In (1) I think had is the only natural verb. Using the continuous form with an ache (toothache, headache, stomach ache) doesn't sound good to me (but I suspect that someone will come up with a context in which it would be acceptable).

In (2), however, either of them work, but the context has to be different.

I found my father lying on the floor clutching his chest and trying to talk. He was having a heart attack. I called 9-1-1 right away. This is looking at the heart attack as an ongoing action.

My father had a heart attack yesterday and I had to call 9-1-1. This is looking at the heart attack as a completed action.
Hello, Ms. Tan,

I'd just like to say that I think Okaasan's response is perfect. Nobody says, "He was having a headache," just as nobody says, "He is having a headache." For whatever reason, it is only "He has a headache" and "He had a headache" that are used.

The heart-attack case is different. As Okaasan explains, we can indeed say, "He was having a heart attack," just as we can say, "He is having a heart attack." We would NOT say, "He has a heart attack."

On the other hand -- oddly enough! -- it is possible to use either "He had a heart attack" or "He was having a heart attack." The former sentence calls attention to the past event as a whole. The latter calls attention to the past event as a process, and would be used only in such contexts as Okaasan has provided.

Best,
David
David, Moderator posted:

Hello, Ms. Tan,

I'd just like to say that I think Okaasan's response is perfect. Nobody says, "He was having a headache," just as nobody says, "He is having a headache." For whatever reason, it is only "He has a headache" and "He had a headache" that are used.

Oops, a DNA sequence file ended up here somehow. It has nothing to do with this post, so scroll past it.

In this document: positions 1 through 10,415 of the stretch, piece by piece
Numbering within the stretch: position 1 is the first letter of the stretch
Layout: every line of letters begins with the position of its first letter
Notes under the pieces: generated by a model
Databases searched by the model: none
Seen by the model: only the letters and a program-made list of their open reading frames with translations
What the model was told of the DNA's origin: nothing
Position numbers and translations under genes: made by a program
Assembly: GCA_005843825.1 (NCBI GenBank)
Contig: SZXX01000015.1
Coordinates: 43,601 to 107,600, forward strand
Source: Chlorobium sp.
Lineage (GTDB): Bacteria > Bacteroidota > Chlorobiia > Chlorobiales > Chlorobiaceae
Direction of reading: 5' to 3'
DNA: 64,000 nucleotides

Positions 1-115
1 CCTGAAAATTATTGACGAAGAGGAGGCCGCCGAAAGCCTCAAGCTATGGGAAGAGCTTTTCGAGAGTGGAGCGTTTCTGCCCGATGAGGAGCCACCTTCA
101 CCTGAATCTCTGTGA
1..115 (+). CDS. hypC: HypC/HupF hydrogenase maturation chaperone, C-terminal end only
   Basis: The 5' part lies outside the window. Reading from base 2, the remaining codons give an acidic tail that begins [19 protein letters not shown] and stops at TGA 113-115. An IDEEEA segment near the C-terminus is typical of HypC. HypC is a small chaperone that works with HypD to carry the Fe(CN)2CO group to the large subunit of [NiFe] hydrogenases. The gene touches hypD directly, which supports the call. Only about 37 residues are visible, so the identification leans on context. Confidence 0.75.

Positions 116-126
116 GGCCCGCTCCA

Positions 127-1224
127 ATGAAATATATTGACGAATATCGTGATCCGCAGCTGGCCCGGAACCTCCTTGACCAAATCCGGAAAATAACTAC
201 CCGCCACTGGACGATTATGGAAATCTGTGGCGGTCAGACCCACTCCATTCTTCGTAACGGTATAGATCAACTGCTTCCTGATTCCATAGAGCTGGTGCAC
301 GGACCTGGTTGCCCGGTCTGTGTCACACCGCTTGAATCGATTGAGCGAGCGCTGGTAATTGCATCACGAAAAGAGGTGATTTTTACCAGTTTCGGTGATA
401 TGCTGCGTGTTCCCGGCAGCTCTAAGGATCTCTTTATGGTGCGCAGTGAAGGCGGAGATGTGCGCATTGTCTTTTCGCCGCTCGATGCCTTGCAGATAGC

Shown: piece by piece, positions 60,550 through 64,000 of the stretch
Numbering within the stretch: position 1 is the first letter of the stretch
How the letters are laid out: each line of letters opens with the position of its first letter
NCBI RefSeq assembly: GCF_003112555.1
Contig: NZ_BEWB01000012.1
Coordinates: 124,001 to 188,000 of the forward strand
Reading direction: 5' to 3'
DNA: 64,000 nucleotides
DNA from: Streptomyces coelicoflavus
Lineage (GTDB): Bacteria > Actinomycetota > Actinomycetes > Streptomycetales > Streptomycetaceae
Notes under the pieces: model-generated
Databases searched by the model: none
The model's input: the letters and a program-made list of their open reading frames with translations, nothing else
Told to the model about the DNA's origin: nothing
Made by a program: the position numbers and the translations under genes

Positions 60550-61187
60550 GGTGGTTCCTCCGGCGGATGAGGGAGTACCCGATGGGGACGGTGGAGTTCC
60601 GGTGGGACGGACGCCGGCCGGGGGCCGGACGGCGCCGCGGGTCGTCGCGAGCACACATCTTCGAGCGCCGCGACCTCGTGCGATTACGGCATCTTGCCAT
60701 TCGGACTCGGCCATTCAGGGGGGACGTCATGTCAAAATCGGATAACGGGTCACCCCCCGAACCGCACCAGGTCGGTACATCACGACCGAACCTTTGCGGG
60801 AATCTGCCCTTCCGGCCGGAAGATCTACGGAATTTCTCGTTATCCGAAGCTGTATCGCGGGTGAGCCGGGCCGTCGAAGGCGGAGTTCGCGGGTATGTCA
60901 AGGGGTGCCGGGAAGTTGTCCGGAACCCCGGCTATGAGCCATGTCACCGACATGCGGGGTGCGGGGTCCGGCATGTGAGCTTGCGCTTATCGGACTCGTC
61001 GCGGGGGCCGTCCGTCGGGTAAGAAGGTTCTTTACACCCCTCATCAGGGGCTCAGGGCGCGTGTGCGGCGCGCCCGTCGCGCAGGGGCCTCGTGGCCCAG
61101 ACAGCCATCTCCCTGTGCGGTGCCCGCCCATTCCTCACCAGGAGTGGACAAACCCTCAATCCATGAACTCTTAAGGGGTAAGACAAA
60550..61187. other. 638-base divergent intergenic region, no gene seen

The heart-attack case is different. As Okaasan explains, we can indeed say, "He was having a heart attack," just as we can say, "He is having a heart attack." We would NOT say, "He has a heart attack."

On the other hand -- oddly enough! -- it is possible to use either "He had a heart attack" or "He was having a heart attack." The former sentence calls attention to the past event as a whole. The latter calls attention to the past event as a process, and would be used only in such contexts as Okaasan has provided.

Best,
David

Hi

The heart-attack case is different. As Okaasan explains, we can indeed say, "He was having a heart attack," just as we can say, "He is having a heart attack." We would NOT say, "He has a heart attack."

Why  wouldn't you say "He has a heart attack", please?

Why can't we use "is having" with future meaning in the sentence below?

"I'm having a cat" (="I will have a cat")

Tara,

In this context, the simple present "has" is stative, while the progressive "is having" describes something currently in progress.  Consider these sentences:

3: She has a baby.
4: She's having a baby.

In (3), the baby has already been born.  In (4), the baby is in the process of being born.

5: I'm having a cat.

This sentence is fine if you're talking about a meal plan.  Otherwise, to speak of the present, you should say:

6: I'm having kittens.

There is an old children's rhyme:

Mary had a little lamb
and the midwife was surprised,
but when old MacDonald had a farm
she nearly popped her eyes.

DocV

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